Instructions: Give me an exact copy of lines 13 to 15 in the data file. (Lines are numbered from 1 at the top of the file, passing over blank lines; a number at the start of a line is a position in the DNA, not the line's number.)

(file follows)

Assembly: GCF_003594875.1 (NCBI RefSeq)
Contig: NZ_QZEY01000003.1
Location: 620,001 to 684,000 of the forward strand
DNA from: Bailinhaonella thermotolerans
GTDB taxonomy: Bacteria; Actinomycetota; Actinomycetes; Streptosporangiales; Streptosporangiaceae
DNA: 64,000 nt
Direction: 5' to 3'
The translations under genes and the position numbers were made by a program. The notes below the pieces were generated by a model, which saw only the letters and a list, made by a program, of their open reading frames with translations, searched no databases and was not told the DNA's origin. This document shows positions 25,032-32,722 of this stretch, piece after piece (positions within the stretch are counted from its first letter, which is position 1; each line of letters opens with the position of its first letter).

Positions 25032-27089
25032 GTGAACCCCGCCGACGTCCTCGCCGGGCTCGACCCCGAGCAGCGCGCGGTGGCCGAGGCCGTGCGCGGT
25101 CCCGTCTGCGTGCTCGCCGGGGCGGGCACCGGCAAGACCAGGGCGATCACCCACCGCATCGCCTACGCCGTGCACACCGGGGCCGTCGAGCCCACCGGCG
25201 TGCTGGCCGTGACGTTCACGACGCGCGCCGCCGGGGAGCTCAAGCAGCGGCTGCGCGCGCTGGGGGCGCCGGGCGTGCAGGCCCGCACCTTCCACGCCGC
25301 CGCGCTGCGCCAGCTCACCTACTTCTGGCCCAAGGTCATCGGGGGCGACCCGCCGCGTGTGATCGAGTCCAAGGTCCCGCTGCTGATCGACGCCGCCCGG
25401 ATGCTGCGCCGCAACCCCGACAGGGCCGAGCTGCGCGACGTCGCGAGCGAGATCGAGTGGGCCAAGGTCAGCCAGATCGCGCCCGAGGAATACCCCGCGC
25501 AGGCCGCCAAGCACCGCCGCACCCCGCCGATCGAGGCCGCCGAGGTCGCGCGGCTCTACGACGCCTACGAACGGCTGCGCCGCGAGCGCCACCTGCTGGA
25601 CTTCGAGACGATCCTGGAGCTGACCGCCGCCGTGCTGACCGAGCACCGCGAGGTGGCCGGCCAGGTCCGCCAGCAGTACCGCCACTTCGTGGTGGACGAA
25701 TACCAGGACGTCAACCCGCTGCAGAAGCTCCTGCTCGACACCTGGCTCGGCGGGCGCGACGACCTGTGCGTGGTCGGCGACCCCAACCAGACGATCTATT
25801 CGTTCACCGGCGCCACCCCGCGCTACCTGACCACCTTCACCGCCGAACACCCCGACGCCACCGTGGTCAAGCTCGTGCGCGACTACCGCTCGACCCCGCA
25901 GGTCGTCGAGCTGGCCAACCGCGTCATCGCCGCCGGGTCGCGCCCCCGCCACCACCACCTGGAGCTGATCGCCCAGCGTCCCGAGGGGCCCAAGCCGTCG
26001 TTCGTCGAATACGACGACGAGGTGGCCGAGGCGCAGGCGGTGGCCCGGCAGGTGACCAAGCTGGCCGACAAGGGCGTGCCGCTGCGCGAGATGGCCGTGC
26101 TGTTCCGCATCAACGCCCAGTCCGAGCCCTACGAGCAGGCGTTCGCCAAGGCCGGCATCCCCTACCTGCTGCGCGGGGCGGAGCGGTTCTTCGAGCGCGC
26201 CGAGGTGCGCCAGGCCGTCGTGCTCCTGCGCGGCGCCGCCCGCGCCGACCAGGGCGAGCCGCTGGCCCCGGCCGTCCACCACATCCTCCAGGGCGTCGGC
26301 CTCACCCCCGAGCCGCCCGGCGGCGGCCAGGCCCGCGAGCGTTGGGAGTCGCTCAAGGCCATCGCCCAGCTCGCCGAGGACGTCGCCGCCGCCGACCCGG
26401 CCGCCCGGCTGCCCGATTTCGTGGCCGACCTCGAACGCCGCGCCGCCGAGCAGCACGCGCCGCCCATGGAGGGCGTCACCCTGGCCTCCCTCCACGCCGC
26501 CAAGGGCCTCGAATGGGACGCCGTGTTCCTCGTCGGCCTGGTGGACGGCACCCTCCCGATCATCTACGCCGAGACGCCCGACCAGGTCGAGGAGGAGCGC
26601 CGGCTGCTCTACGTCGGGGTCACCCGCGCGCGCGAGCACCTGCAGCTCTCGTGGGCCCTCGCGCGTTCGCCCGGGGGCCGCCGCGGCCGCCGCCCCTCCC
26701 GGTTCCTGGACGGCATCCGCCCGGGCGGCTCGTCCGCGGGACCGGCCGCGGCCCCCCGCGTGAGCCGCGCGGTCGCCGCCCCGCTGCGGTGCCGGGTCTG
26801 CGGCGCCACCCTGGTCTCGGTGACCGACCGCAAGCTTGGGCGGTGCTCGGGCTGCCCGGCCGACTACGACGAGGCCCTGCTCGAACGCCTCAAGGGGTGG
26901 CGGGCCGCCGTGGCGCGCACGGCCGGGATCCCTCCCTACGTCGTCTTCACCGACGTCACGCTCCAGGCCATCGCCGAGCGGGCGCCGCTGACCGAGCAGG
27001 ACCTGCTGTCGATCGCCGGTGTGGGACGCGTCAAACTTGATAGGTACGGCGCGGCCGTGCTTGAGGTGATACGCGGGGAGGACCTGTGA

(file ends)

25301 CGCGCTGCGCCAGCTCACCTACTTCTGGCCCAAGGTCATCGGGGGCGACCCGCCGCGTGTGATCGAGTCCAAGGTCCCGCTGCTGATCGACGCCGCCCGG
25401 ATGCTGCGCCGCAACCCCGACAGGGCCGAGCTGCGCGACGTCGCGAGCGAGATCGAGTGGGCCAAGGTCAGCCAGATCGCGCCCGAGGAATACCCCGCGC
25501 AGGCCGCCAAGCACCGCCGCACCCCGCCGATCGAGGCCGCCGAGGTCGCGCGGCTCTACGACGCCTACGAACGGCTGCGCCGCGAGCGCCACCTGCTGGA